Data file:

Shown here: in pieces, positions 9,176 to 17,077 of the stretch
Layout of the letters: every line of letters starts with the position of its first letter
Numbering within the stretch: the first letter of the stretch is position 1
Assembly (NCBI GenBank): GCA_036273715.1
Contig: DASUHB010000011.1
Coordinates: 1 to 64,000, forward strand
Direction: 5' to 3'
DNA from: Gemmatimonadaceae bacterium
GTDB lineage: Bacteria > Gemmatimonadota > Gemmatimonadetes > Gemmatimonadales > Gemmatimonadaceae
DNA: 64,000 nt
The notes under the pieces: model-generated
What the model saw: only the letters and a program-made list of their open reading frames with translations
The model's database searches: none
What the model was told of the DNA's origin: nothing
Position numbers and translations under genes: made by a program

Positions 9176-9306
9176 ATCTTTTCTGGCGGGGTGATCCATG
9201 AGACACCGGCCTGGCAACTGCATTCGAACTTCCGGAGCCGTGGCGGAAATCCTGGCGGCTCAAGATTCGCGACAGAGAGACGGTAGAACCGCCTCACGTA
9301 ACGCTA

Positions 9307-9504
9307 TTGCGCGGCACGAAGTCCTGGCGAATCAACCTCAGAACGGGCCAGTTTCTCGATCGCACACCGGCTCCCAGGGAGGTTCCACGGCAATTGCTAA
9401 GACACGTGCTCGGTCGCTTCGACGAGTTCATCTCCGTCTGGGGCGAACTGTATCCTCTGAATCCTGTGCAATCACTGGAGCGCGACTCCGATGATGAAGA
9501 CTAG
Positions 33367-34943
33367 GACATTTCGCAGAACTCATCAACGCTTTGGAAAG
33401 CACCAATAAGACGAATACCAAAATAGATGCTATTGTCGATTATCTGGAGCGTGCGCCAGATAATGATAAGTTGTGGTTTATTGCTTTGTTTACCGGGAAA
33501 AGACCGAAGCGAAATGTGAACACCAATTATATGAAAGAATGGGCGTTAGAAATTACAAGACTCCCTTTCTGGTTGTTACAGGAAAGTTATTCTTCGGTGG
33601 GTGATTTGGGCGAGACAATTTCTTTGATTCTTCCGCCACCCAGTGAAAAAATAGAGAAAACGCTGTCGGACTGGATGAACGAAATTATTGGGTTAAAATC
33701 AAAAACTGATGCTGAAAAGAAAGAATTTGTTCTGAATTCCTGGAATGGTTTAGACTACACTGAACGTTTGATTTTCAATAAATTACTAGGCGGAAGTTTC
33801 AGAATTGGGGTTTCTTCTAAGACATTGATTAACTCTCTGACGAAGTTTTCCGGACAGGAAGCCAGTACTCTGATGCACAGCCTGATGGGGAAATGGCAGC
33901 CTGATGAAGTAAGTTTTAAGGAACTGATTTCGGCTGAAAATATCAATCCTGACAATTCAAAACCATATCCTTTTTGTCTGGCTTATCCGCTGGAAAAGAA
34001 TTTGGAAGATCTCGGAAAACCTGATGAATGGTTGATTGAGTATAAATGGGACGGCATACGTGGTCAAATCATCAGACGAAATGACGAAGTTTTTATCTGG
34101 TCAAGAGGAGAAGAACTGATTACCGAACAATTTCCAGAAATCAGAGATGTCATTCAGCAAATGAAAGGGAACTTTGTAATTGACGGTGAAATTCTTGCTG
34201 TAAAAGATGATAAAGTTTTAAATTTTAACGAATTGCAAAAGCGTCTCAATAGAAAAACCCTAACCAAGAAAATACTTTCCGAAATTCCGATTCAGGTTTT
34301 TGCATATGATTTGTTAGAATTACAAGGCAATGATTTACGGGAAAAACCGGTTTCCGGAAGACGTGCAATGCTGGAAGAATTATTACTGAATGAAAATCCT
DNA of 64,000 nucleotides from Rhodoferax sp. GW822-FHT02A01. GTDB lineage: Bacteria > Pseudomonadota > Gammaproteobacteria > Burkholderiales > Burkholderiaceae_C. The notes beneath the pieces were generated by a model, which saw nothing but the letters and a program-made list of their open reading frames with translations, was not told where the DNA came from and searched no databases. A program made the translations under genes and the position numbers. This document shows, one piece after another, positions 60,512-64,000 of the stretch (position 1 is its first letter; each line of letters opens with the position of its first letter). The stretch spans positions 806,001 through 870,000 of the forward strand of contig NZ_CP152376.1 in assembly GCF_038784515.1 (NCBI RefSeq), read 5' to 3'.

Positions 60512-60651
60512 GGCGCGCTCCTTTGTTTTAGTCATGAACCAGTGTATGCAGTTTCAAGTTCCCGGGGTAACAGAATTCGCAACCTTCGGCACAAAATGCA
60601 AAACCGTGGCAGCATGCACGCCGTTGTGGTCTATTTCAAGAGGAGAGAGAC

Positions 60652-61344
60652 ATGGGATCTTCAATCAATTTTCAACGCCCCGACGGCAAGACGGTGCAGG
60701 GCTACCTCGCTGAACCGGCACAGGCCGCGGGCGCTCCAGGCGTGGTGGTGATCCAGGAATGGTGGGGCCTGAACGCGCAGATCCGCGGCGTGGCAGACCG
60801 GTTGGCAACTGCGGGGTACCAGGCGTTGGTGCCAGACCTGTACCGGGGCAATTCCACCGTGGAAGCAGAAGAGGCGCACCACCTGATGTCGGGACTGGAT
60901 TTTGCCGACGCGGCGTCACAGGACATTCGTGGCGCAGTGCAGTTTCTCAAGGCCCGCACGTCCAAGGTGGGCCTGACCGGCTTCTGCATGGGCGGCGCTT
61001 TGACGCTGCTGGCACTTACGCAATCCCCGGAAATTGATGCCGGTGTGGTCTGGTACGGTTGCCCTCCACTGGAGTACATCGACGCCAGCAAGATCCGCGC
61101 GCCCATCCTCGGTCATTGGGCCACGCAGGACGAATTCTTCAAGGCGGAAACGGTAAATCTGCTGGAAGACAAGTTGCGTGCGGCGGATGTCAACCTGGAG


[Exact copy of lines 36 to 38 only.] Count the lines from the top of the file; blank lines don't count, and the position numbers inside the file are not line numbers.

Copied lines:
DNA of 64,000 nucleotides from Rhodoferax sp. GW822-FHT02A01. GTDB lineage: Bacteria > Pseudomonadota > Gammaproteobacteria > Burkholderiales > Burkholderiaceae_C. The notes beneath the pieces were generated by a model, which saw nothing but the letters and a program-made list of their open reading frames with translations, was not told where the DNA came from and searched no databases. A program made the translations under genes and the position numbers. This document shows, one piece after another, positions 60,512-64,000 of the stretch (position 1 is its first letter; each line of letters opens with the position of its first letter). The stretch spans positions 806,001 through 870,000 of the forward strand of contig NZ_CP152376.1 in assembly GCF_038784515.1 (NCBI RefSeq), read 5' to 3'.

Positions 60512-60651
60512 GGCGCGCTCCTTTGTTTTAGTCATGAACCAGTGTATGCAGTTTCAAGTTCCCGGGGTAACAGAATTCGCAACCTTCGGCACAAAATGCA